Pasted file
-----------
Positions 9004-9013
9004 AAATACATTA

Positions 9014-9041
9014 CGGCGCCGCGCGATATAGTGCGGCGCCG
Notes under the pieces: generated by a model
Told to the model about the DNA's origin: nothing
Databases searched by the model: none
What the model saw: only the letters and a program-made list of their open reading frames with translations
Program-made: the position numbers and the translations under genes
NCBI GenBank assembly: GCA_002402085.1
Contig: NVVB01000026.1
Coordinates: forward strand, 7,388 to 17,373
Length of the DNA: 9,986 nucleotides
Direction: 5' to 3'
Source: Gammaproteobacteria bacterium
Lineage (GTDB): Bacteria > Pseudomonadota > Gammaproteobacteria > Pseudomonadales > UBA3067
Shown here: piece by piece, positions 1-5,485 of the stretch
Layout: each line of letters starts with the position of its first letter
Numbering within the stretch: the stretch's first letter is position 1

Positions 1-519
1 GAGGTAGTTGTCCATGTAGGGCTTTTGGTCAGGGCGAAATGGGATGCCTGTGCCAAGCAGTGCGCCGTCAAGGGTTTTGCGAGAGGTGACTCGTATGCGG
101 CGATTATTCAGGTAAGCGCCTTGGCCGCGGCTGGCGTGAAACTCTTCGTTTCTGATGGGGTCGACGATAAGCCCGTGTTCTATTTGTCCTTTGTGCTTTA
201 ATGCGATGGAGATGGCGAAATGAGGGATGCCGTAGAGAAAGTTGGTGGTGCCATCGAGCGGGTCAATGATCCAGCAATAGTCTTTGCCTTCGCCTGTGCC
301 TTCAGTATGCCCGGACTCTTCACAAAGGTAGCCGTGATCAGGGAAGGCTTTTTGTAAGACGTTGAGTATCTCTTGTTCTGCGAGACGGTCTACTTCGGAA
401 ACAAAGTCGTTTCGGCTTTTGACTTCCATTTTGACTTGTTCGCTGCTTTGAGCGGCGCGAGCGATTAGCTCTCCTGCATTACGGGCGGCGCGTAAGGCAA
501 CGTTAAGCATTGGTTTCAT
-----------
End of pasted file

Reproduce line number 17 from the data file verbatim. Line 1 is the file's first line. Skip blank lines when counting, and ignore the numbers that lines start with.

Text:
Shown here: piece by piece, positions 1-5,485 of the stretch